Debate resumed on Agenda Item 4(a) (national communications from Annex I Parties). The G-77/CHINA, supported by COLOMBIA and INDIA, proposed Annex I parties communicate GHG emission limitations and commitments related to financial resources and technology transfer. ESTONIA, supported by LATVIA and the REPUBLIC OF KOREA, said guidelines should be revised with flexibility.
MOROCCO stated that Annex I Parties should also be required to report on capacity building mechanisms and encouraged a paragraph by paragraph review of the document. NEW ZEALAND sought increased transparency in the reporting process and suggested the formation of a contact group to revise reporting guidelines.
The MARSHALL ISLANDS and MICRONESIA highlighted the need for information related to technology transfer for adaptation. UZBEKISTAN said the guidelines should contain more detail, including guidelines for emission control. NORWAY and CANADA suggested introducing their proposals for technical revisions in a contact group. CHINA noted that Annex I Parties are committed to assisting developing countries through technology transfer and financial assistance, but this has not been highlighted in the documents revision.
The Secretariat introduced additional documents for the agenda item: methodological issues (FCCC/SBSTA/ 1996/9/Add.1) and electricity trade and bunker fuels (Add.2). The Chair noted he would convene a contact group on these issues. The RUSSIAN FEDERATION drew attention to problems with net emissions and noted the absence of a recognized principle on accounting for timber exports. The EU stressed that allocation issues cannot be isolated from development of policies and measures for GHG emissions, and suggested that AGBM should elaborate policies and measures on bunker fuel emissions.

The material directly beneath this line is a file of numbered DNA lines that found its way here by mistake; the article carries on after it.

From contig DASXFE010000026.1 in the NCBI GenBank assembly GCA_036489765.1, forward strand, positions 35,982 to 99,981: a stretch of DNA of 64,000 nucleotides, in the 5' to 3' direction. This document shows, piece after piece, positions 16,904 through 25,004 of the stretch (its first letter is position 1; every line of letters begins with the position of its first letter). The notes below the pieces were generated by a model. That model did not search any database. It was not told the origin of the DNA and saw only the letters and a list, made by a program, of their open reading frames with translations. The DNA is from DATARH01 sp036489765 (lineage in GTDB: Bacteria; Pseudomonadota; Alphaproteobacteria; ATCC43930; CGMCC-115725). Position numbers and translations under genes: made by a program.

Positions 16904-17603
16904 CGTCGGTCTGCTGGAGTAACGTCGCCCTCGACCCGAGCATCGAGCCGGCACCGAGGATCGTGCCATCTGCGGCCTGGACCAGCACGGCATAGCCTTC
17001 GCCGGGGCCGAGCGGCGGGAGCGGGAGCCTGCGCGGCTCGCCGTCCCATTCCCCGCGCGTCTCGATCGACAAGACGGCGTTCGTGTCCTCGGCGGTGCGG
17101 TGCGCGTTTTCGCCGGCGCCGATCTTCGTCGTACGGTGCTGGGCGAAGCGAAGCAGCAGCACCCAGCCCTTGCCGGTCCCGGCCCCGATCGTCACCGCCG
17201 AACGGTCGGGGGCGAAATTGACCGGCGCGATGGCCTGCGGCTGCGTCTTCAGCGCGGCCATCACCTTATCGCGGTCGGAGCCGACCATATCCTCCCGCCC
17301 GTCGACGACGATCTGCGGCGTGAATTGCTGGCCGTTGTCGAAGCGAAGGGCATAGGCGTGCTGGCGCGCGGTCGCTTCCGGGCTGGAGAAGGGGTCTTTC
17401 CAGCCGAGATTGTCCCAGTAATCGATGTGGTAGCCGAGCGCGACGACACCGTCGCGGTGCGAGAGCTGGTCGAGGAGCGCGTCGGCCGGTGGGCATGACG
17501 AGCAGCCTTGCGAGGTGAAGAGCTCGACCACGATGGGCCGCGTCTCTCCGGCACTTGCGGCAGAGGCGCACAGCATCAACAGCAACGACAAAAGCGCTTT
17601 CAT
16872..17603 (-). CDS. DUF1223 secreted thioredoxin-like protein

On Agenda Item 4(b) (national communications from non-Annex I Parties), the Chair proposed a contact group. He also formed a contact group for Annex I Party communications. For the Chairs summary of deliberations on the SAR, he proposed convening a friends of the Chair" group.
SBSTA then considered Agenda Item 7 (mechanisms for consultations with NGOs). The President introduced the relevant documents (FCCC/SBSTA/1996/11 and FCCC/SBSTA/1996/ Misc.2). The EU, supported by JAPAN, strongly supported the role of NGOs and remained open to tailoring different mechanisms for different NGO constituencies. The US said expanding access to only one type of NGO would be inappropriate and suggested strengthening existing channels. NEW ZEALAND urged the development of a special consultative mechanism for business NGOs as they will play a vital role in implementation. CANADA supported a business consultative mechanism if it will facilitate implementation and opposed open access to NGOs on the floor during negotiations.
CLIMATE ACTION NETWORK sought equitable participation among all NGOs, enhancement of existing consultative mechanisms and expanded access to the floor during negotiations. INTERNATIONAL CHAMBER OF COMMERCE supported the development of a business consultative mechanism, noting the importance of business input in implementation and acknowledging the need for transparency. The President urged New Zealand to take the lead in forming a contact group to make recommendations to SBSTA on the issue.
Delegates then considered activities implemented jointly under the pilot phase. The Secretariat introduced an annual review of progress (FCCC/CP/1996/14 and Add.1). The G-77/CHINA and the EU were not prepared to speak on the issue. CANADA said SBSTA should not significantly change the reporting format at this session. She endorsed continuation at the pilot phase, with further assessment at COP-3. The US recommended adoption of the Progress Report and Addendum as the first annual report on AIJ, and expressed willingness to host the initial workshop on methodological issues as proposed by the Secretariat. She supported the formation of an AIJ forum, and suggested that Parties provide submissions for annual reports three months in advance. JAPAN suggested standard operational procedures for AIJ projects, monitoring and revision and supported the workshop on methodologies.
The REPUBLIC OF KOREA called for systematic improvement of AIJ to improve research and development capacity. The NATIONAL ASSOCIATION OF REGULATORY UTILITY COMMISSIONERS stated that AIJ should be a permanent part of the FCCC. SWITZERLAND described plans to finance pilot AIJ projects with Annex II partners.
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